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Interview with Jonathan Schanzer, Washington Institute for Near East Peace - 2003-05-19


Following five terrorist suicide bombings Israeli Prime Minister Ariel Sharon postponed a trip to Washington placing delays on the Middle East “Road Map” to peace. Joining VOA’s David Borgida to discuss the situation is Middle East Analyst Jonathan Schanzer of the Washington Institute for Near East Peace.

MR. BORGIDA
Now joining us, Middle East Analyst Jonathan Schanzer of the Washington Institute for Near East Peace. Mr. Schanzer, thanks for joining us. We appreciate your time.

The language of President Bush, "pathetic," that's the word he used to describe events of the last 24 hours and beyond, pretty strong language, you'd think, at this point in time. What can the United States do, if anything, Mr. Schanzer, to insert itself again and end this cycle that has just repeated itself and repeated itself?

MR. SCHANZER
Well, unfortunately, actually there is not much that the United States can do at this point. One of the things I actually advocated was staying out of it, not actually meeting with Abu Mazen. In other words, the people on the ground in the Palestinian Authority aren't exactly thrilled with the United States, were angry at the United States for invading Iraq, et cetera. It may have been a good idea to just sort of leave the United States out of this and in fact leave Israel out of this. Let Abu Mazen actually begin to sort of get some power on the ground; in other words, find some supporters.

MR. BORGIDA
You're referring to the new Palestinian Prime Minister, also known as Mahmoud Abbas, right?

MR. SCHANZER
Yes.

MR. BORGIDA
And in some sense this is sort of a test case for his power and his ability to make change. What do you think about that?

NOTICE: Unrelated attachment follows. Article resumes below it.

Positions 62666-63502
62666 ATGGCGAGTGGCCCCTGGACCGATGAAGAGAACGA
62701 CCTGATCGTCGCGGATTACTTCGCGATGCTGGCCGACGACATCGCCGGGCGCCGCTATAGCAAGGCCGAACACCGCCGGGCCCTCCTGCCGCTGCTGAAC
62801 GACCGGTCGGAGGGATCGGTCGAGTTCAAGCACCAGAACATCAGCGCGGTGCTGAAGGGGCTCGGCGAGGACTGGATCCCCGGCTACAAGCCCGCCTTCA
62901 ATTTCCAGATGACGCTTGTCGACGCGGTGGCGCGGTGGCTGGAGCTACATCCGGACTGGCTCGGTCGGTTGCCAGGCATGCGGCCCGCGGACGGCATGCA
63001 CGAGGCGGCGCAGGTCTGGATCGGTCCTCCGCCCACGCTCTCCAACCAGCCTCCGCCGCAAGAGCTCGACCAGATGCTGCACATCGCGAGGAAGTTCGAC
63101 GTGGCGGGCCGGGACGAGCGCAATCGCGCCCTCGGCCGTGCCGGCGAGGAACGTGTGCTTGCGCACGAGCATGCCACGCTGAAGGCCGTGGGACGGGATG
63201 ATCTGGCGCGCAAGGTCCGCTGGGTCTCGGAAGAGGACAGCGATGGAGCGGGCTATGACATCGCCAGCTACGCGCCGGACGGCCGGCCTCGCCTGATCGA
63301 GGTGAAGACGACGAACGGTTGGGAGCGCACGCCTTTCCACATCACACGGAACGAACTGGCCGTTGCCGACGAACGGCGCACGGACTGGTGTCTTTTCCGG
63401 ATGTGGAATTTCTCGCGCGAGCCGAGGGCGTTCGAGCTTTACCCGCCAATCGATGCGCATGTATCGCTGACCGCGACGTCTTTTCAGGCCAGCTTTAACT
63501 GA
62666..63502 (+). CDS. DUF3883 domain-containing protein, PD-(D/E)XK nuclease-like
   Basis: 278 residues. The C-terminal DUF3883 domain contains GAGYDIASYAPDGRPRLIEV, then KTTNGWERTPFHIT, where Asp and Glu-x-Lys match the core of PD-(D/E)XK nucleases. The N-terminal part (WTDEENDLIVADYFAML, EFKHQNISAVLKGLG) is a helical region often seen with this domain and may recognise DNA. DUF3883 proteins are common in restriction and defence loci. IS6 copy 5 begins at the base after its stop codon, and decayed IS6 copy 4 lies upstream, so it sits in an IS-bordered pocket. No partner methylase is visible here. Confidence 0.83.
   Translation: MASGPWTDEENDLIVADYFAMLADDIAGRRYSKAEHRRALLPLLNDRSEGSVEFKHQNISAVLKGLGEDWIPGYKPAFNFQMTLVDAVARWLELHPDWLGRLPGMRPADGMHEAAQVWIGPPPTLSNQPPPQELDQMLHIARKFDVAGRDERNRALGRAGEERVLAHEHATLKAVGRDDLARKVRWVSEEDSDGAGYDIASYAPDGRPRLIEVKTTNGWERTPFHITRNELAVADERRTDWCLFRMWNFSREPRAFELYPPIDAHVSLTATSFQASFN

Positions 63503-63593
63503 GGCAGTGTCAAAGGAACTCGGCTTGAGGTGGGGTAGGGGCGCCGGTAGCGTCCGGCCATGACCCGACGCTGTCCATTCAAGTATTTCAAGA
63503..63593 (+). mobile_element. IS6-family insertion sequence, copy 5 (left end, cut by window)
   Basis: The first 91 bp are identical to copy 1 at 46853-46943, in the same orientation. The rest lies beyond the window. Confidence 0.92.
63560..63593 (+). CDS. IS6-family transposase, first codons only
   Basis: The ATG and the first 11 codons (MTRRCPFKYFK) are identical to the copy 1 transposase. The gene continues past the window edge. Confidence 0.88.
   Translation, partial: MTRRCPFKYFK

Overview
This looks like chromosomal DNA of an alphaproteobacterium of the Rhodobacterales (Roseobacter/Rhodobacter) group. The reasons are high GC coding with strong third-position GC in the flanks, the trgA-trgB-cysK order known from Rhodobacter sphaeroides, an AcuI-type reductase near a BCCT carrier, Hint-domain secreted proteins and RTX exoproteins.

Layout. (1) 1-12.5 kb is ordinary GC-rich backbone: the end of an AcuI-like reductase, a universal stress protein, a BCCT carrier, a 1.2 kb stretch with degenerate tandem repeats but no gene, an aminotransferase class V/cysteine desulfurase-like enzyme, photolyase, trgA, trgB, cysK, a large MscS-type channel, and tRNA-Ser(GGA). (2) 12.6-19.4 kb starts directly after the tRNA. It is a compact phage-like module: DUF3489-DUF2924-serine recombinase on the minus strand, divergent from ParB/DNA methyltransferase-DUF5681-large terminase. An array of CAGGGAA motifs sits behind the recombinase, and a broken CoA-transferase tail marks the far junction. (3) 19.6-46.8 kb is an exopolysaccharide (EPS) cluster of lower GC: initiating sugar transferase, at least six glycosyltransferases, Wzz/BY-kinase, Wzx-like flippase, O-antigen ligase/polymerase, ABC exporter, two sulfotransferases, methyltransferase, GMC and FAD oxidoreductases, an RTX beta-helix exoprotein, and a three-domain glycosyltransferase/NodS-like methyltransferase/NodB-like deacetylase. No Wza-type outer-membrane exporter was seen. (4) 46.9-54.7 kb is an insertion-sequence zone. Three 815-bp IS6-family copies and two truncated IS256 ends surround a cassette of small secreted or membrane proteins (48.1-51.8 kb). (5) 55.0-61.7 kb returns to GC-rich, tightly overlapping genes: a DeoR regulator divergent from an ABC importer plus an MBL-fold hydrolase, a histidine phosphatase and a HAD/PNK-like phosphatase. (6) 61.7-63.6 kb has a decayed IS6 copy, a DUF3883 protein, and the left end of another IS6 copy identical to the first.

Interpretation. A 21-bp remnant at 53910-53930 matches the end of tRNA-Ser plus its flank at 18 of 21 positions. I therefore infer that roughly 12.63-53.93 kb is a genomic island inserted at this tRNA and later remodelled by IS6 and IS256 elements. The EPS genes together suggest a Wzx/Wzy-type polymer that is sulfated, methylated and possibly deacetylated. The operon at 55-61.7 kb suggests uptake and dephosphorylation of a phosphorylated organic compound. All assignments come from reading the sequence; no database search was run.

MR. SCHANZER
Well, this is a test, as you say, but I think so far he is failing. And not because of anything that he has done but because there are elements on the ground right now, headed up, spearheaded, number one, by Yasser Arafat himself, who would like nothing more than to see the Prime Minister fail, and then, on top of that, you have Hamas and Islamic Jihad that are also posing this challenge.

MR. BORGIDA
I have to jump in. Why would you say that Arafat would like nothing more than to see the new Prime Minister fail? I have to follow up on that.

MR. SCHANZER
Okay. Well, up until now, the Palestinian Authority has been the Yasser Arafat Show. Yasser Arafat has been the sole leader of the Palestinian Authority and every decision went through him. Since the United States has put pressure on the Palestinians, we've seen sort of a new process, a little more transparency. Bringing in this new Prime Minister, it has downgraded Arafat, and Arafat knows it. He wants to sort of stay in the center, and he is being pushed out to the periphery right now.

If you notice actually, his al-Aqsa Brigades claimed responsibility for the fifth suicide attack. Now, we're not sure if they were responsible; it's actually thought that it was the Palestinian Islamic Jihad. But they actually wanted to claim responsibility for that attack, which I think indicates that there are still elements within Arafat's cadres that want to make sure that Mahmoud Abbas doesn't get the kind of power that he is striving for.

MR. BORGIDA
Let's talk a little bit about the Israeli side. Can Ariel Sharon do anything more, perhaps move back some settlements or something that the Palestinian side has wanted for some time, and perhaps lower the level of tension?

MR. SCHANZER
Well, of course, dismantling a couple of settlements would certainly help the Palestinians feel as if there was something more coming out of the Israeli side, but I don't think it will really mean much when it comes to these rejectionist groups. Groups like Hamas and Islamic Jihad and al-Aqsa Martyrs, they're going to carry out attacks whether Ariel Sharon gives up the entire West Bank and Gaza. What they want is all of what they see as historic Palestine, and that's what they're going to continue fighting for. It's in their charters. It's what they constantly talk about in their sermons.